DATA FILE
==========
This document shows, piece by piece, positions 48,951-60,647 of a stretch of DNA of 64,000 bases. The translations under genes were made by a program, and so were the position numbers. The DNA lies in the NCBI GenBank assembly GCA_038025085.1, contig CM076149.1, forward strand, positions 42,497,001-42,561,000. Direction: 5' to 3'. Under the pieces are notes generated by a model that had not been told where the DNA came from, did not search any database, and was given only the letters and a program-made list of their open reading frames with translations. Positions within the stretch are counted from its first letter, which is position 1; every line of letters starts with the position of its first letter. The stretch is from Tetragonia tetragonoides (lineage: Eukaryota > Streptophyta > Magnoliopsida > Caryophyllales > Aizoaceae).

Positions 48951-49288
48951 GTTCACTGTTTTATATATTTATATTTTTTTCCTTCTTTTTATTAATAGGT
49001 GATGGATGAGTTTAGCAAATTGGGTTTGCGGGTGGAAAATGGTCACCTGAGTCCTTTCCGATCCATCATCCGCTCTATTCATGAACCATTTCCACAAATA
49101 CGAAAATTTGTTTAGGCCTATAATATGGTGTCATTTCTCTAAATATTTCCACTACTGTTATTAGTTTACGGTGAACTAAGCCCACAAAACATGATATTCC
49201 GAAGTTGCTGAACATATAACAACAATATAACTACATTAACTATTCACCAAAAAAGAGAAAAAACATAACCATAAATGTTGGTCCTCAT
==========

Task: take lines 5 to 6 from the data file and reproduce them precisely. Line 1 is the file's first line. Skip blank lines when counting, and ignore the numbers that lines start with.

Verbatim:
49101 CGAAAATTTGTTTAGGCCTATAATATGGTGTCATTTCTCTAAATATTTCCACTACTGTTATTAGTTTACGGTGAACTAAGCCCACAAAACATGATATTCC
49201 GAAGTTGCTGAACATATAACAACAATATAACTACATTAACTATTCACCAAAAAAGAGAAAAAACATAACCATAAATGTTGGTCCTCAT